From "The Red One":
There it was! The abrupt liberation of sound! As he timed it with his watch, Bassett likened it to the trump of an archangel. Walls of cities, he meditated, might well fall down before so vast and compelling a summons. For the thousandth time vainly he tried to analyze the tone-quality of that enormous peal that dominated the land far into the strongholds of the surrounding tribes. The mountain gorge which was its source rang to the rising tide of it until it brimmed over and flooded earth and sky and air. With the wantonness of a sick man's fancy, he likened it to the mighty cry of some Titan of the Elder World vexed with misery or wrath. Higher and higher it arose, challenging and demanding in such profounds of volume that it seemed intended for ears beyond the narrow confines of the solar system. There was in it, too, the clamor of protest in that there were no ears to hear and comprehend its utterance.
-- Such the sick man's fancy. Still he strove to analyze the sound. Sonorous as thunder was it, mellow as a golden bell, thin and sweet as a thrummed taut cord of silver -- no; it was none of these, nor a blend of these. There were no words nor semblances in his vocabulary and experience with which to describe the totality of that sound.
Also includes "The Hussy," "Like Argus of the Ancient Times," and "The Princess."
By Karl Janssen on February 28, 2011
Format: Kindle Edition
This is a collection of four stories by Jack London, most of which are very good. The collection is named after the first story, "The Red One", an excellent piece of old school science fiction along the lines of Jules Verne, H.G. Wells, or Arthur Conan Doyle's The Lost World. It tells the story of a naturalist lost on the island of Guadalcanal, searching for a mysterious red object worshipped by the island's natives. It's incredibly inventive, years ahead of its time, suspenseful, brilliantly told, and one of London's best stories.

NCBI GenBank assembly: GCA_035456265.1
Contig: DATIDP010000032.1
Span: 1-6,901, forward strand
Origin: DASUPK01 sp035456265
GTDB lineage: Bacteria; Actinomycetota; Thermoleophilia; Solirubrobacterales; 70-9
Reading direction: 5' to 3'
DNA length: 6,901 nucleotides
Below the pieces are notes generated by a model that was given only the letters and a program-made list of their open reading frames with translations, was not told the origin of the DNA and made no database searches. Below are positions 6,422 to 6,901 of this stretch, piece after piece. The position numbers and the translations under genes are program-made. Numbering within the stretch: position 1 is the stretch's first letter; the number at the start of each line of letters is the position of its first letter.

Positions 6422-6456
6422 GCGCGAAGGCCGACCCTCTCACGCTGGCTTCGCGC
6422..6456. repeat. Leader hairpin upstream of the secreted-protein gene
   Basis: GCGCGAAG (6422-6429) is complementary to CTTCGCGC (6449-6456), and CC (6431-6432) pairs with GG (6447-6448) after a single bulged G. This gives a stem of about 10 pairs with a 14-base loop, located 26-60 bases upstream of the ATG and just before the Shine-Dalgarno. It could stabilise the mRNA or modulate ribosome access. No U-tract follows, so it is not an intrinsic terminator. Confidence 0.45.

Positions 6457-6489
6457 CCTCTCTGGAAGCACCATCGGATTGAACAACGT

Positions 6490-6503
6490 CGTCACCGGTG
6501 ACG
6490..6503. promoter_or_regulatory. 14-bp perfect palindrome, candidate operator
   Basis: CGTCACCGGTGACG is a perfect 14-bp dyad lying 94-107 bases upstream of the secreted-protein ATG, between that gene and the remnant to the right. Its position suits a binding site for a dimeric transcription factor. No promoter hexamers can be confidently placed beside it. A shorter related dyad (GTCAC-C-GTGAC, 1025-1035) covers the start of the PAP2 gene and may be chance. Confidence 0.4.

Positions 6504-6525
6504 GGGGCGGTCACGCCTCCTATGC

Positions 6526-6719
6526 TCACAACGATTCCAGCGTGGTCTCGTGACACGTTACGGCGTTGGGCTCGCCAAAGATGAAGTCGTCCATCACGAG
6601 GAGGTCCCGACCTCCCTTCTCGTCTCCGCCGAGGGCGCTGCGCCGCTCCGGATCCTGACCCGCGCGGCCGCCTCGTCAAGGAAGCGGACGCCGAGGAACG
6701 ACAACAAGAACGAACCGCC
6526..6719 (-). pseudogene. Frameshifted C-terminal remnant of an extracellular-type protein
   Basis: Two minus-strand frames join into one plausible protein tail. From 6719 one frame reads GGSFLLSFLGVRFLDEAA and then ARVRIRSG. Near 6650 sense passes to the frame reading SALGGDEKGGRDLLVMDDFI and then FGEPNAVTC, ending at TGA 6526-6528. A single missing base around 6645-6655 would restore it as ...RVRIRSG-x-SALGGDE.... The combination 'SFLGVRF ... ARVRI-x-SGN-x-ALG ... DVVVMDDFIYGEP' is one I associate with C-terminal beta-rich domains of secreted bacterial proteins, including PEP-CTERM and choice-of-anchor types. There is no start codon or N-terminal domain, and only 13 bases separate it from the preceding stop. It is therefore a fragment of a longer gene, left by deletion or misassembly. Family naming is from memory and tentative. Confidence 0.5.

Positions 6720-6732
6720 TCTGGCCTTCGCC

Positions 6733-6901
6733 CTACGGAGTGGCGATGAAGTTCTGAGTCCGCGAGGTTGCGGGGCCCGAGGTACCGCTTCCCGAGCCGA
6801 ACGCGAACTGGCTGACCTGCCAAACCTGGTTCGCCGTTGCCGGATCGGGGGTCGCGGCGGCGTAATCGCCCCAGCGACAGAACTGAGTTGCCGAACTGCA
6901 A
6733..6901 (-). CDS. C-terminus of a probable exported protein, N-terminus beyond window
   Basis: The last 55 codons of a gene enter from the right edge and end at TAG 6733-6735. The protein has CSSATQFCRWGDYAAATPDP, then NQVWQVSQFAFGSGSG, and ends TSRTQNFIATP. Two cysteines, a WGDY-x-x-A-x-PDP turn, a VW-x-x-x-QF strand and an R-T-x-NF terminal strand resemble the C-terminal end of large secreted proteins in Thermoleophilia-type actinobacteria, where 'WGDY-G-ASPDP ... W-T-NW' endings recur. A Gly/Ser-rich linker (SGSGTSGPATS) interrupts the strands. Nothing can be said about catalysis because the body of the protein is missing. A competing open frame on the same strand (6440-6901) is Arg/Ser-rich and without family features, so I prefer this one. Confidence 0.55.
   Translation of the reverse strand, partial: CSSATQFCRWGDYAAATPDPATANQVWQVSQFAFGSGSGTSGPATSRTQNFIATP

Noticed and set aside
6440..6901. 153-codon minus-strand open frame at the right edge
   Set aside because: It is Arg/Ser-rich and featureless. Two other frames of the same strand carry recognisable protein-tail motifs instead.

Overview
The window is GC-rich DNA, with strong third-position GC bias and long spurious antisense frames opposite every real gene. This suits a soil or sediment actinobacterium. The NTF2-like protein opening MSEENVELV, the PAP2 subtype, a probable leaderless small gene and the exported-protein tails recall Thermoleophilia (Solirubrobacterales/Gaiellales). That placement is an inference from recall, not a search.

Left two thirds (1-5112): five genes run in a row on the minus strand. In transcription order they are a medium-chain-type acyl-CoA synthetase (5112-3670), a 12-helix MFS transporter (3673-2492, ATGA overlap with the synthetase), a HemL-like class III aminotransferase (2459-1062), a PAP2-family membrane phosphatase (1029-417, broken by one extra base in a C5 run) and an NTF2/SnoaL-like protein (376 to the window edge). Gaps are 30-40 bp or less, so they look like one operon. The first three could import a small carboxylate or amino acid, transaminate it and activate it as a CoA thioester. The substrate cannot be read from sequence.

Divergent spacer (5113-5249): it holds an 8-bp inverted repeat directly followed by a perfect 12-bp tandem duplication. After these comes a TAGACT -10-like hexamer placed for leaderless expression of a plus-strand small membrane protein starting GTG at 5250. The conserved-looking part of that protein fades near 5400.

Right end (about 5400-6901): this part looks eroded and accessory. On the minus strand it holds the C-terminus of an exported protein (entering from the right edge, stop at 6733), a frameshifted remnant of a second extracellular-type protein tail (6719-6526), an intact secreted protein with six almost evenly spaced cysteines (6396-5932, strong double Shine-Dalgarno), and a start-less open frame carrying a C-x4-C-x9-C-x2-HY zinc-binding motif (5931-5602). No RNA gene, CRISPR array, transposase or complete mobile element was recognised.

Another great adventure story is "Like Argus of the Ancient Times", about a former California `49er who, in his seventies, decides to set out for the Klondike for one more chance at striking it rich. While "The Red One" probably deserves a place in London's top ten, "Argus" just might make the top twenty. "The Princess" is about three aged hobos who cross paths and trade stories about their youthful adventures in the South Pacific. It's another well-told yarn, though it suffers a bit from an anticlimactic ending. The weakest story in the collection is "The Hussy" about a railroad worker's quest for gold in Ecuador. It's nothing special.
While this is a solid collection of London stories, I have to dock him a point for some of his descriptive passages of the South Sea island "savages". There's been much debate about London's views on race. I usually give him the benefit of the doubt on that subject, as it may be too much to expect political correctness from century-old stories. However, when you compare "The Red One" to Herman Melville's Typee, for example, the latter proves that even 100 years ago it was possible to write about the natives with a great deal more respect and tact than London displays here.